The ready-to-use, weapon-in-a-box solves many problems. Keeping aircraft overhead — even unmanned ones— costs a lot of money and ties up a lot of people. Having a battery of guns or normal bombardment rockets to hand is even worse: more people, on the ground this time, and the ammo and fuel have to be shipped all the way into the field. With systems like Jumper or the American Netfires/Non Line of Sight Launch System (NLOS-LS), there may not be a need for mortar platoons, artillery regiments, and strike air nearly so much. With soldiers packing a targeting laser able to knock out tanks, there may not be a need for too many combat soldiers, either.
Now it appears that Russia has entered the ready-to-use, weapon-in-a-box market. Reuters reports from Moscow that a Russian company is marketing a new cruise missile system which can be hidden inside a shipping container, potentially giving any merchant vessel the capability to wipe out an aircraft carrier. The Club-K was put on the market at the Defense Services Asia exhibition in Malaysia this week for $15 million.
Debka reports that at the Malaysian exhibition, the marketing film showed the Club-K being activated from an ordinary truck. The truck pulls up and the container roof lifts up to reveal four cruise missiles ready to fire. The operator then pushes a button and the missiles, which have a range of 350 km, are launched without further preparation.
Defense analysts say that potential customers for the Club-K system include Iran and Venezuela – and, in the words of the Telegraph, other "rogue bidders," including terrorist groups.
Reuters quotes Robert Hewson of Jane's Defense Weekly to say that "at a stroke, the Club-K gives a long-range precision strike capability to ordinary vehicles that can be moved to almost any place on earth without attracting attention. The idea that you can hide a missile system in a box and drive it around without anyone knowing is pretty new," said Hewson, who is editor of Jane's Air-Launched Weapons. "Nobody's ever done that before."
Hewson estimated the cost of the Club-K system, which packs four ground or sea-launched cruise missiles into a standard 40-foot shipping container, at $10-20 million. "Unless sales are very tightly controlled, there is a danger that it could end up in the wrong hands," he said.
"This Club-K is game changing with the ability to wipe out an aircraft carrier 200 miles away. The threat is immense in that no one can tell how far deployed your missiles could be," Hewson told the Telegraph's Thomas Harding. "What alerted me to this was that the Russians were advertising it at specific international defence event and they have marketed it very squarely at anyone under threat of action from the U.S."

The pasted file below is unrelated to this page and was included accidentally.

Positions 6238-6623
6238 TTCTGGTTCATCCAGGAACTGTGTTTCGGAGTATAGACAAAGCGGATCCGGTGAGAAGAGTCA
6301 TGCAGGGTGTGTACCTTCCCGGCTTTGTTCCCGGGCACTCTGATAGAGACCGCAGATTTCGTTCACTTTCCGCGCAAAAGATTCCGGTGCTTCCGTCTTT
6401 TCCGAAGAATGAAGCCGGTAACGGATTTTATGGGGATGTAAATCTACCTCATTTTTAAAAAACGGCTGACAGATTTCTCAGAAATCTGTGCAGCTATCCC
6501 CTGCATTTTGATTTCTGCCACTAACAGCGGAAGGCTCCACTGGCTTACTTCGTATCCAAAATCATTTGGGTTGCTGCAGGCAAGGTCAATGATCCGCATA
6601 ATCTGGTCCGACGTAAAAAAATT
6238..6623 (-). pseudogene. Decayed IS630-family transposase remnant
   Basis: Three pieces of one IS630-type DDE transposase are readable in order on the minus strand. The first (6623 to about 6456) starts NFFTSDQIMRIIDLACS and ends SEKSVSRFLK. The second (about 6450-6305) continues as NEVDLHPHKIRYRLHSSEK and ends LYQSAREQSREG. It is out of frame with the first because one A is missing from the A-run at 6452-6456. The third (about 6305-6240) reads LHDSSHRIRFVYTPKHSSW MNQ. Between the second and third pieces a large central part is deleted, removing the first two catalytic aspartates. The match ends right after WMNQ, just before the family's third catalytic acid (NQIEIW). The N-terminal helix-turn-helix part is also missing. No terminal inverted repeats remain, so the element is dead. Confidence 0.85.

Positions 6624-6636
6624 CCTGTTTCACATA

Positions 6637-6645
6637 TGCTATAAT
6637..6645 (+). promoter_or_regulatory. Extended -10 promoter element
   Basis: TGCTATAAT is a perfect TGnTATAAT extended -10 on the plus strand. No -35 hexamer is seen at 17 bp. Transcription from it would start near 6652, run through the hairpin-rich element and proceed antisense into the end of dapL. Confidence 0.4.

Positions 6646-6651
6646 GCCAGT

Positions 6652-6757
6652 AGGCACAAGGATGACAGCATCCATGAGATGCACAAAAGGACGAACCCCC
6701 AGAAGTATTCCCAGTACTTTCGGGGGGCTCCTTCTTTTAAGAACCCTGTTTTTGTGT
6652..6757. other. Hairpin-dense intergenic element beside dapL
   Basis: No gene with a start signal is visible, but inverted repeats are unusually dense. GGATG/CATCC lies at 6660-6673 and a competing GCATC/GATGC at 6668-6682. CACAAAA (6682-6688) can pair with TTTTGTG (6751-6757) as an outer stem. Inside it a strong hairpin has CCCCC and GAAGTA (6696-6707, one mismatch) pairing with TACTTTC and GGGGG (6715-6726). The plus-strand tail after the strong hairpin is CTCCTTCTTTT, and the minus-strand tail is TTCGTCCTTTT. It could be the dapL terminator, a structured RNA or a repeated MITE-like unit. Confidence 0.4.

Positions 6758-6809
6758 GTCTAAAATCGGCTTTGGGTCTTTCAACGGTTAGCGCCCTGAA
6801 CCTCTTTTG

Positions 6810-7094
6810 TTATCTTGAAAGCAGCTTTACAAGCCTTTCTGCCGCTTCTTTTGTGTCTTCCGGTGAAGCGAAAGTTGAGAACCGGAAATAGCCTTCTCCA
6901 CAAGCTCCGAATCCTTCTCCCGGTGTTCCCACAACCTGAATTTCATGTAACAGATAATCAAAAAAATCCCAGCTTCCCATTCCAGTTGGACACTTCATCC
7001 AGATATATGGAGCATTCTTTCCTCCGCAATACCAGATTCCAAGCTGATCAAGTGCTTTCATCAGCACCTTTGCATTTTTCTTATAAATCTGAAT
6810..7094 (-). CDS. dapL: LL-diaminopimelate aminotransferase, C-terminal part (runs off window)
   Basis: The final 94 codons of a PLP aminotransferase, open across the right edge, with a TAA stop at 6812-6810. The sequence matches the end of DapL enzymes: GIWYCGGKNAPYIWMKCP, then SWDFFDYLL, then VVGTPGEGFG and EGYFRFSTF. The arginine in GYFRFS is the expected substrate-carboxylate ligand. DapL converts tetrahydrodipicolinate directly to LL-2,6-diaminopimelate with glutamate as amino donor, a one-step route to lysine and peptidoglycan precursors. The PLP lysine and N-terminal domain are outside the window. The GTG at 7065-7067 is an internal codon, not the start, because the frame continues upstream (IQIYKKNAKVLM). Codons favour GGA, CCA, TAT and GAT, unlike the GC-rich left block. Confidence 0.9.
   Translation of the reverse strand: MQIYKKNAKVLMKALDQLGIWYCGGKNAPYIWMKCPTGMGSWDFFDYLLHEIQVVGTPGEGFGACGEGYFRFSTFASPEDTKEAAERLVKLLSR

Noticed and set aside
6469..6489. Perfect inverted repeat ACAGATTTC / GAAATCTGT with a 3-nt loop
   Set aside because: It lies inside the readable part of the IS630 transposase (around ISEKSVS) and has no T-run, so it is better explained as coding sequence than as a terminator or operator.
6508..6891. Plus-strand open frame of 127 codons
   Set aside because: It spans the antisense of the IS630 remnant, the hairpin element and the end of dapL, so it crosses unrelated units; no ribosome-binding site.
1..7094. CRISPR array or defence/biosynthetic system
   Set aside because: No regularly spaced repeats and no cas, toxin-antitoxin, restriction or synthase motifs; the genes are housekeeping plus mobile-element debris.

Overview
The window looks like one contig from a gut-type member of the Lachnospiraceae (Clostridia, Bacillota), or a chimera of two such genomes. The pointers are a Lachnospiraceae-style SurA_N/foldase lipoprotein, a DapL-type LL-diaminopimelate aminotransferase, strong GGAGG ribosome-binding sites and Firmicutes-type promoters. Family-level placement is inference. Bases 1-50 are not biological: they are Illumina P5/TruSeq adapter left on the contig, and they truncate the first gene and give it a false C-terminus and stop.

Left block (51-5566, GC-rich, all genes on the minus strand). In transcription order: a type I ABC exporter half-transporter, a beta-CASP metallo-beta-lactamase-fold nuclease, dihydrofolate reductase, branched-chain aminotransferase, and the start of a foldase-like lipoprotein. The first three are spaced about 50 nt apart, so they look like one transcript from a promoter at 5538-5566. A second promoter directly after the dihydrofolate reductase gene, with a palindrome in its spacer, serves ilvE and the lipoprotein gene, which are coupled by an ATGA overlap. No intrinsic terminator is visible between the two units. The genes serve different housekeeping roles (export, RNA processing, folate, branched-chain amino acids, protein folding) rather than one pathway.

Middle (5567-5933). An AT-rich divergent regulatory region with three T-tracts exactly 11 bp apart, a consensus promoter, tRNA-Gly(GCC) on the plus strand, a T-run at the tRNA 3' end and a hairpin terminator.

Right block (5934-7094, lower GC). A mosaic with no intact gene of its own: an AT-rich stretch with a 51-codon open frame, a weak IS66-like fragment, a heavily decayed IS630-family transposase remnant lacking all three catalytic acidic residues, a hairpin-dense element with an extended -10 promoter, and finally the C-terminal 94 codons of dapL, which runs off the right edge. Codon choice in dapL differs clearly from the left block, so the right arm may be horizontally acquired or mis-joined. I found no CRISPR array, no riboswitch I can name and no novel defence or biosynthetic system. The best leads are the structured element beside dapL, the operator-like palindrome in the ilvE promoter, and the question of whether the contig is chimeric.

Reuben Johnson, a Pentagon defense consultant, told Harding the system would be a "real maritime fear for anyone with a waterfront. This is ballistic missile proliferation on a scale we have not seen before because now you cannot readily identify what's being used as a launcher because it's very carefully disguised. Someone could sail off your shore looking innocuous then the next minute big explosions are going off at your military installations."
An official reached by telephone at makers Kontsern Morinformsistema-Agat declined to answer Reuters' questions about the Club-K. He said the firm had no spokesman and he needed time to study written questions before passing a request to the firm's management.
Russia is one of the world's top arms exporters, selling a record $8.5 billion of weapons last year to countries ranging from Syria and Venezuela to Algeria and China. Its order book is estimated to top $40 billion.
Mikhail Barabanov, a defense expert at Russia's Center for Analysis of Strategies and Technologies (CAST), said that as far as he understood, the Club-K was still at the concept stage. "Potential clients include anyone who likes the idea," he said. "It is known that the United Arab Emirates has shown interest in buying the Club."
Barabanov said the Club-K used proven missiles from Novator, an established Russian maker of weaponry including anti-submarine, surface-to-air, and submarine-launched missiles.
One of the missiles on offer is a special anti-ship variant with a second stage which splits off after launch and accelerates to supersonic speeds of up to Mach 3. "It's a carrier-killer," said Hewson of Jane's. "If you are hit by one or two of them, the kinetic impact is vast…it's horrendous."